Tuesday, February 21, 2012

Advice to Would-Be Book Authors by John Kremer

Question from reader: What advice do you have for aspiring authors who are not yet motivated enough or knowledgeable enough to get started?

John's Answer: First, people who are not yet motivated enough to get started are not really authors. People who are not yet knowledgeable enough are also not really authors. At least not professional authors.

Now, given that, authors who want to write a book but do not yet know how to go about it and don't quite know how to get started -- the desire is enough. If you have a passion for your topic and for your book, you can write a book. Start simply.

1. Begin by reading a lot of books on the subject you want to write about. Get educated. Discover what others have written so you can make your book better, different, or more targeted.

If you are writing a novel, then read good novels in your genre (romance, mysteries, fantasy, etc.). Read some of the classics as well as some more recent fiction. Get to know the history and current style of the genre you want to write.

Similarly, if you are working on a nonfiction book, read bestselling or highly recommended books on your specific topic. Again, read some classics as well as some more recent books.

2. Sit down and start writing. Write one to four pages a day. Don't worry about how good it is. Just get started writing.

3. Outline your book. Once you've gotten a week or two worth of writing collected, begin to outline how you want to write your book. If nonfiction, outline the chapters or step-by-step description you want to focus on. If fiction, develop and outline your plot, setting, and major characters.

4. Start at the beginning. Once you have an idea of the whole shape of your book (chapter by chapter outline or a plot), now begin writing your book. Start at the beginning of the book (for nonfiction, you can write the introduction later; start with the nuts and bolts content for your book). Write something every day. Set aside some time to write.

5. Research as you write. If you find as you write your book that you need to do some more research, do that now. Then go back to writing.

6. Get feedback from someone you trust, someone who will not criticize but who can give you honest feedback about your writing style as well as the content of your book.

7. Don't give up. If you write four pages a day, you'll have a book in less than six months. If you write five pages a week, you'll have a book within a year.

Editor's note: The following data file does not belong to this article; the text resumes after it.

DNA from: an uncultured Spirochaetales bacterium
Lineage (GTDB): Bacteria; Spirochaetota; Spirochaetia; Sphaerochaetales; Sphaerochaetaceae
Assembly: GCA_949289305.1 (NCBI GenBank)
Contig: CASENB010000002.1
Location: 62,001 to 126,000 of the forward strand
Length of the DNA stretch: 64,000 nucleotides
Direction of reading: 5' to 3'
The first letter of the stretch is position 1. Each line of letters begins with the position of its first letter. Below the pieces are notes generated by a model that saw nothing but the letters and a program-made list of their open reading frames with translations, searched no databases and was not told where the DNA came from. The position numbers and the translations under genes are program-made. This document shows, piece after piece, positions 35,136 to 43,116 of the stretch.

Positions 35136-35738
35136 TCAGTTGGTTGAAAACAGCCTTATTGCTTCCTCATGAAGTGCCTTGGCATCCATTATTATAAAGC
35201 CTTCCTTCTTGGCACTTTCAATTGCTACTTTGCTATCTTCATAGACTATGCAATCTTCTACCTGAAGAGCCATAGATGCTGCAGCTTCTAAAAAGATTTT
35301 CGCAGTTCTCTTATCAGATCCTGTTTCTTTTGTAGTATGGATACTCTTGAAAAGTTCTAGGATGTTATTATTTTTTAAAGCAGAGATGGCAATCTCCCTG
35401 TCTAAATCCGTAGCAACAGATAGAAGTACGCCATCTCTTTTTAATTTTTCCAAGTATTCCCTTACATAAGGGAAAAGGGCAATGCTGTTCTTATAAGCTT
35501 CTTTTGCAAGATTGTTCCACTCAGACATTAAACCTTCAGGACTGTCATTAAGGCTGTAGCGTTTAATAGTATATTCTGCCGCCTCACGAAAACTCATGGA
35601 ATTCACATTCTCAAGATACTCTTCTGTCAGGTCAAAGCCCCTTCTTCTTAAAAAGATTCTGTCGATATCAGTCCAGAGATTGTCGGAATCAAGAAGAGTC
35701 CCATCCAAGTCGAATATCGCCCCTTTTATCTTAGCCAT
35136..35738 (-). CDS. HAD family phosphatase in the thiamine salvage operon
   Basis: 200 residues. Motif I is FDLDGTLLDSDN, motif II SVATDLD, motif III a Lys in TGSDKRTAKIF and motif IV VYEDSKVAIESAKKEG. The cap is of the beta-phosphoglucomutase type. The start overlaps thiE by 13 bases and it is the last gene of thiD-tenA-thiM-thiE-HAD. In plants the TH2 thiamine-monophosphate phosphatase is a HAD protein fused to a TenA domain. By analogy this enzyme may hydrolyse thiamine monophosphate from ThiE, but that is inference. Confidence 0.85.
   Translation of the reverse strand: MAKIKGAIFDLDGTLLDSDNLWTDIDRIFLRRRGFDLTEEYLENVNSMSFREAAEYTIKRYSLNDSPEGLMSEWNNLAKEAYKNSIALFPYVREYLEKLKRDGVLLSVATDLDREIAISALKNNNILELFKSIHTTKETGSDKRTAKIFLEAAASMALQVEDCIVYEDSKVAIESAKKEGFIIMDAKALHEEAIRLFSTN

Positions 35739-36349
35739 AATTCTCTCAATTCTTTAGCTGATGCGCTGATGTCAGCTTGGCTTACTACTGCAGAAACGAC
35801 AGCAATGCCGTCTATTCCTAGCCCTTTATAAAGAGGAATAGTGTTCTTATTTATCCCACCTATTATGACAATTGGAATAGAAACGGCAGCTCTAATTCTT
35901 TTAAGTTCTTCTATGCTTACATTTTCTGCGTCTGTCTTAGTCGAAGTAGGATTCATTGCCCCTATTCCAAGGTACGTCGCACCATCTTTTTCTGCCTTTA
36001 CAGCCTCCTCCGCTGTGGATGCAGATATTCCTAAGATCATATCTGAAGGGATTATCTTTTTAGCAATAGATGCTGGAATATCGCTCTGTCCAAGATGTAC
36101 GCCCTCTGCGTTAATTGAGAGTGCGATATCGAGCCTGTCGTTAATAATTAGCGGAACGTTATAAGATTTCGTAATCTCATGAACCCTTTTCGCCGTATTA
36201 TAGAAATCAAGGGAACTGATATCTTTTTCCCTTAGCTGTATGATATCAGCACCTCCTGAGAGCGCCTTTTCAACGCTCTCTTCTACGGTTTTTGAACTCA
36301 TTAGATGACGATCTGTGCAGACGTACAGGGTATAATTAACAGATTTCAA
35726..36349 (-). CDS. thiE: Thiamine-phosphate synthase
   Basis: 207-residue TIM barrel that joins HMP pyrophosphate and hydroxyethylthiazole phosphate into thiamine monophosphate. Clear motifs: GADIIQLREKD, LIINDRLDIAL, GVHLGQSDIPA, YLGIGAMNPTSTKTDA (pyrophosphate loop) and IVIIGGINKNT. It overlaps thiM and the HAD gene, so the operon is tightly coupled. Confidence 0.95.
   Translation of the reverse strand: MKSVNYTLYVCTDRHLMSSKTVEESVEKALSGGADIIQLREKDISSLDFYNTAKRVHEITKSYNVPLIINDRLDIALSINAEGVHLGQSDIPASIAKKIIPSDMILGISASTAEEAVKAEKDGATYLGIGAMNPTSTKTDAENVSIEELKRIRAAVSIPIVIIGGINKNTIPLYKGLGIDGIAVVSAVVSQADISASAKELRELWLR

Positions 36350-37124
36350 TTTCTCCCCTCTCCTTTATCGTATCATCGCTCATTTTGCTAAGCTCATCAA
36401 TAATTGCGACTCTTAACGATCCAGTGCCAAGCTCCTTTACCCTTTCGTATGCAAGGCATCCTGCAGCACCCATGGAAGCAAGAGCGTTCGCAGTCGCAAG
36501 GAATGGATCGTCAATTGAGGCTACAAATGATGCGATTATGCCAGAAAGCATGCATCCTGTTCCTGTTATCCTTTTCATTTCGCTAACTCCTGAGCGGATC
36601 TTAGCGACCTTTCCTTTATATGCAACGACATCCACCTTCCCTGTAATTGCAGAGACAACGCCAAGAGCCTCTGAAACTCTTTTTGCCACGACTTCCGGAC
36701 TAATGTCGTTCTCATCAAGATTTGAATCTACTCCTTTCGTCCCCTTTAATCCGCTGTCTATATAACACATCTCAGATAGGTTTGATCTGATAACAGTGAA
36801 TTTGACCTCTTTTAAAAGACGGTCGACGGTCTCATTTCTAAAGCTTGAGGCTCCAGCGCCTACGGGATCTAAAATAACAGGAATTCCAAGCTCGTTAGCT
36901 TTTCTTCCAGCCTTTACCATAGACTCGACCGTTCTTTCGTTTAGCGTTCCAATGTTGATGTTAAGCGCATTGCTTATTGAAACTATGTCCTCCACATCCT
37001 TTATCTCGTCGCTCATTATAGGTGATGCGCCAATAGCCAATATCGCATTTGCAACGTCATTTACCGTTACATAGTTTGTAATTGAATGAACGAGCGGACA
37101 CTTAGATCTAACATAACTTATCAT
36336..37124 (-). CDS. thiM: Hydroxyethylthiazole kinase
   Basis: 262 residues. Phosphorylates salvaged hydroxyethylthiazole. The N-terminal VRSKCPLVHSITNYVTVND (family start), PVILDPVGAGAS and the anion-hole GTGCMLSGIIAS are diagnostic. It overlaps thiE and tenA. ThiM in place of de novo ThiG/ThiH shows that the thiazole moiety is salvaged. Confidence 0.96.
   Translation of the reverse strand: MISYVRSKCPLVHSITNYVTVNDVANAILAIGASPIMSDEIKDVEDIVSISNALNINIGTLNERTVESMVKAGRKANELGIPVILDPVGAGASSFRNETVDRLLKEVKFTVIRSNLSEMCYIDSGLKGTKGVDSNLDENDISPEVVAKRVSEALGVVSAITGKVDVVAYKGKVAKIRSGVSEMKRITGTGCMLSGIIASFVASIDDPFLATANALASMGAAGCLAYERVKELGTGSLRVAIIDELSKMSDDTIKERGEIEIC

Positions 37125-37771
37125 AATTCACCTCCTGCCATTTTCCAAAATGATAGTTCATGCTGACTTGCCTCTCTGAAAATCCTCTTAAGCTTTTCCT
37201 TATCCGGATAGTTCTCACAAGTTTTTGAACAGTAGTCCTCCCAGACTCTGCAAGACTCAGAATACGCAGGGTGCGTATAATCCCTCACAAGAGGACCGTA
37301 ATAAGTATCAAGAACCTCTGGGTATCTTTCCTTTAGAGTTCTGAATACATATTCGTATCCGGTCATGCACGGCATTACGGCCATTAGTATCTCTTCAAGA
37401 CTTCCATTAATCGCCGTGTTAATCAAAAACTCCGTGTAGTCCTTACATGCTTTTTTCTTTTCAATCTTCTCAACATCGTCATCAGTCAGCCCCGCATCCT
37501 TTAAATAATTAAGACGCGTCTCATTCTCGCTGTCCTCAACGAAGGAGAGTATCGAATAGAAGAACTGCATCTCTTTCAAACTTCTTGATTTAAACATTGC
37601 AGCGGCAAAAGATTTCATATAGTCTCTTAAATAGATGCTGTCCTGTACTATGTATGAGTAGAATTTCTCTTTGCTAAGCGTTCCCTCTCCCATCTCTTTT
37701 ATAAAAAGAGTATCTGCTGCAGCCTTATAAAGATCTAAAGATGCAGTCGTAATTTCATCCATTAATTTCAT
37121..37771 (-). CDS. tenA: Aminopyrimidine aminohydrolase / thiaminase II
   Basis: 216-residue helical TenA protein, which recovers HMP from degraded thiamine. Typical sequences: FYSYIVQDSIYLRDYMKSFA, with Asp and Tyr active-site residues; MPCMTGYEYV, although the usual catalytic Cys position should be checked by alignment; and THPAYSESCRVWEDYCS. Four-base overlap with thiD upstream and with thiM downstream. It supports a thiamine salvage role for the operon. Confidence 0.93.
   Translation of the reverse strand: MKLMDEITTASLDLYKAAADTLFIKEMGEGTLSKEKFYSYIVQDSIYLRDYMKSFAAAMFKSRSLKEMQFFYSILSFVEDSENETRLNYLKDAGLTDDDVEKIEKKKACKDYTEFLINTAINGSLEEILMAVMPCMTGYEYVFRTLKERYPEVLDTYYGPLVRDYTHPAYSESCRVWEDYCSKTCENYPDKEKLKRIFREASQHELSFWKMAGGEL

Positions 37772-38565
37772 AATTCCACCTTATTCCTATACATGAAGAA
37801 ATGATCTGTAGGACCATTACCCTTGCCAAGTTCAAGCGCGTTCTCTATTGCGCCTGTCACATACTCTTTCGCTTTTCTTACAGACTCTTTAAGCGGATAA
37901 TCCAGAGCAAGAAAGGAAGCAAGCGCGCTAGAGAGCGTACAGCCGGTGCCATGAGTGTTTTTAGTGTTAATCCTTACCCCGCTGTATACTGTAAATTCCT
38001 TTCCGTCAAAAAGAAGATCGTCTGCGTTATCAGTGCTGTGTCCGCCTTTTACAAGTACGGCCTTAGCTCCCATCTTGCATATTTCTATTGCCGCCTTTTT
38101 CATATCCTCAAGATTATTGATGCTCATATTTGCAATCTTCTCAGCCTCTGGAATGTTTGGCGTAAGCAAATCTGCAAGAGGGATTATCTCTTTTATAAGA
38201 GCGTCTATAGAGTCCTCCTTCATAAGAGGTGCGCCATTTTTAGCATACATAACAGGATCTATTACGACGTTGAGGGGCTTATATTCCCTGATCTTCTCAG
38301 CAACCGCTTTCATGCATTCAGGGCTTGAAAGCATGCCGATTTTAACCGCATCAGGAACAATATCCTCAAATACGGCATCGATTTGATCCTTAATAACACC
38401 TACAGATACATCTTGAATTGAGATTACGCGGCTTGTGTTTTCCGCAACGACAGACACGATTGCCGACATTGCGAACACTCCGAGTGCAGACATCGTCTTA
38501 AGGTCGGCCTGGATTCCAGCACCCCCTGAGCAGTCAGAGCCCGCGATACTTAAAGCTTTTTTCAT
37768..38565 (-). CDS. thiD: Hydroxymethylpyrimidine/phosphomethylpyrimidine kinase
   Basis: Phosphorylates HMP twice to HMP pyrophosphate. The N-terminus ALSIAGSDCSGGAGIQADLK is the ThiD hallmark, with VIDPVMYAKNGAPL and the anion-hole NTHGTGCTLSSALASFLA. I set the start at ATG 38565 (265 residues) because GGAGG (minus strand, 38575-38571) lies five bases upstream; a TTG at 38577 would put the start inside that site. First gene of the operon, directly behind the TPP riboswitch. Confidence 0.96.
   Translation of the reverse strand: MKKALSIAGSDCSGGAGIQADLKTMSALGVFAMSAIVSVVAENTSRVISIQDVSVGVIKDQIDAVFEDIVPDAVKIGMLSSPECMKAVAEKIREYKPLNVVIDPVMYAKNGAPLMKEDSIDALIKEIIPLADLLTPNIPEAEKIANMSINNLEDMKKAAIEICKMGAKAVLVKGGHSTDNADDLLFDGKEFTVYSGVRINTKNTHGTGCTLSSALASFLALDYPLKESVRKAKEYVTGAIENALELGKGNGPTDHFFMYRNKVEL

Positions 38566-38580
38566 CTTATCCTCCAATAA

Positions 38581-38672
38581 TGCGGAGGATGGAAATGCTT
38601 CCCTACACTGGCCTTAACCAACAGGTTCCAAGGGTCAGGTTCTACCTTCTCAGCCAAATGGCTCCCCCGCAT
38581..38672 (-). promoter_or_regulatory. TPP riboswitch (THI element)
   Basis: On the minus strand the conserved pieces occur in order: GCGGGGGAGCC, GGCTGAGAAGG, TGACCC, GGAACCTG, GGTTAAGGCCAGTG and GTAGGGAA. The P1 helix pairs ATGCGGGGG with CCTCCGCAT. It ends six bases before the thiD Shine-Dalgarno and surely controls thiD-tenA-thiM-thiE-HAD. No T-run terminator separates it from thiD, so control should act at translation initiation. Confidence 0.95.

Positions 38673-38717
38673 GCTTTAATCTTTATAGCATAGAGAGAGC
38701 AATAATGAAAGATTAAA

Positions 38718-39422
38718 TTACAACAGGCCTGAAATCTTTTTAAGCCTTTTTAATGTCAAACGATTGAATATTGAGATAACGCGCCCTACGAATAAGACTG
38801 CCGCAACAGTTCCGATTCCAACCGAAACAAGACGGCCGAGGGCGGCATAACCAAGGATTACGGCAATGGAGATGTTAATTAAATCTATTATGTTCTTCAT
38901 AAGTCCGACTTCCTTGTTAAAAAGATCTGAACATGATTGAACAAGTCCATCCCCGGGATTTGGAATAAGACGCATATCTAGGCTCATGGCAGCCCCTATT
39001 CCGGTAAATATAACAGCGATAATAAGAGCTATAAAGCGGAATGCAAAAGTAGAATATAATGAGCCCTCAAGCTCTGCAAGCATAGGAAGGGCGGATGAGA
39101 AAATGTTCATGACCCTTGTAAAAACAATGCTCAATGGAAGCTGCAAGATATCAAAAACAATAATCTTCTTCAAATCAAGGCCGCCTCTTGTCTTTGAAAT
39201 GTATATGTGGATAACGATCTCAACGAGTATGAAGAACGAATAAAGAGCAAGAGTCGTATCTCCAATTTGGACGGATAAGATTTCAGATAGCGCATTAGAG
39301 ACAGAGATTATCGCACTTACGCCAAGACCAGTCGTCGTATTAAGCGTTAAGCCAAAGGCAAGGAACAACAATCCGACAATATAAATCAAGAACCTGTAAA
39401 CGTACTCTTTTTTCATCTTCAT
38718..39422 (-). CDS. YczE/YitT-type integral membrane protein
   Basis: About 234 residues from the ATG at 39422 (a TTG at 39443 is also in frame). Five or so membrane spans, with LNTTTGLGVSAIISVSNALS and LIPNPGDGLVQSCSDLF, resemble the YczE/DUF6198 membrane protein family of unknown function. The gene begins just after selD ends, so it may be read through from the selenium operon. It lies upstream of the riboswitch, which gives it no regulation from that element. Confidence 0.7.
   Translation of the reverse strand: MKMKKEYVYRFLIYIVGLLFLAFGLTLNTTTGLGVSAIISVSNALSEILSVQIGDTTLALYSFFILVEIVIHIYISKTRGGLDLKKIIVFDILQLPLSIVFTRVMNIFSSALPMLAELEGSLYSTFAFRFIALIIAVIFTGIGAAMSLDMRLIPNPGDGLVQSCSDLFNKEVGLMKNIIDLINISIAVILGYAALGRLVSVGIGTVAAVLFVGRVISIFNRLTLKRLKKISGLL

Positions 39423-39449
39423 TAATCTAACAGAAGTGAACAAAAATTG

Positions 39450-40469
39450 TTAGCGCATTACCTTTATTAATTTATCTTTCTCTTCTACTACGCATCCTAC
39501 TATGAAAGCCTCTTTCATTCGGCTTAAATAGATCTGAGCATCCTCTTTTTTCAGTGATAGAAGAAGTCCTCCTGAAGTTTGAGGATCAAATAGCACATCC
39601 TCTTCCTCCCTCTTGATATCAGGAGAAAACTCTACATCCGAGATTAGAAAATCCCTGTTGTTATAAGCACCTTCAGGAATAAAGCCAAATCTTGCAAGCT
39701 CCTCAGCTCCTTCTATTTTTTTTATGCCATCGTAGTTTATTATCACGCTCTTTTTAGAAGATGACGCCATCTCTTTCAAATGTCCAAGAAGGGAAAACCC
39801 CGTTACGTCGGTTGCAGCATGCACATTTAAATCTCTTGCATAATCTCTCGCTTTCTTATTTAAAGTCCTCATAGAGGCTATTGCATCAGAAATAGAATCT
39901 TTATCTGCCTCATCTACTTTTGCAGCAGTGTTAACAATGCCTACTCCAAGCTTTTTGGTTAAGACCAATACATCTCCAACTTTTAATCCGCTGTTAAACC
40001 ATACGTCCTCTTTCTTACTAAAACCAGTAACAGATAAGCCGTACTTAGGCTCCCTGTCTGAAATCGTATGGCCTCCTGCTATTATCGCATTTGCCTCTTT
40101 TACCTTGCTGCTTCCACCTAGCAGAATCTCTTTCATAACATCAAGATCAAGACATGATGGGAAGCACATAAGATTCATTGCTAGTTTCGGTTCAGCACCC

8. Create content, no matter the format. If you can't write a book despite all this advice, then create a tape, do a video, write a blog, create a new website, interview others. Get your content and inspiration out somehow. You can always write a book later.

Reposted with permission: http://blog.bookmarket.com/2010/06/advice-to-would-be-book-authors.html


  1. I read your article with interest being a new Author. I wrote a novel Archimedes' Claw which I self published in Aug of 2011. Your advice is excellent and reflects what I actually learned in the process of writing my first novel.
    Once I knew what I wanted to write about, I began my research into the necessary history around the subject. The prologue took me four months to write and research. Essentially, I felt it was the historical platform for my novel.I was compelled to get it right, even resorteded to asking a professor friend to help me translate ancient Greek.
    Once that was done I started the story which takes place in moderm time. Research was still essential.I read maps and looked at plans of buildings before I wrote about the places in my fiction. I could have invented them I suppose but I wanted a product that was plausable fiction.
    The hardest part was the pulnge I took in researching the real science related to my science fiction.
    The net result after numerous edits and revisions was a story that my readers say they can't put down.I struggled to never end a chapter that did not leave the reader wanting to start the next.
    Theodore Morrison Homa MD

  2. Also wanted to note that blogging is a most helpful tool to show others that you have the talent to tell a story. The most welcome news for me as a blogger is that a someone cares to read what I have written and comments about it.You know who the serious commenters are by the way they construct their comment. I have subscribed to your blog and look forward to future correspondence.

  3. Great tips here.

    I had a YA fantasy story idea in my head for a long time. I was afraid to start writing it, because I thought it would never be as great on paper as I see it in my head. I REALLY wanted to write though. Back in November I began writing my story... it's been a slow process, but I'm very, very happy about mustering up the courage to write it. I'm only about 17,000 words in, but I'm 16 and in high school. I have so much going on in my life other than my book!

    Lately I've been giving almost all my "good" free time to writing. "Good" as in "I'm not extremely tired and brain dead."

    I hope that someone see's your advise here, and writes beautiful art.


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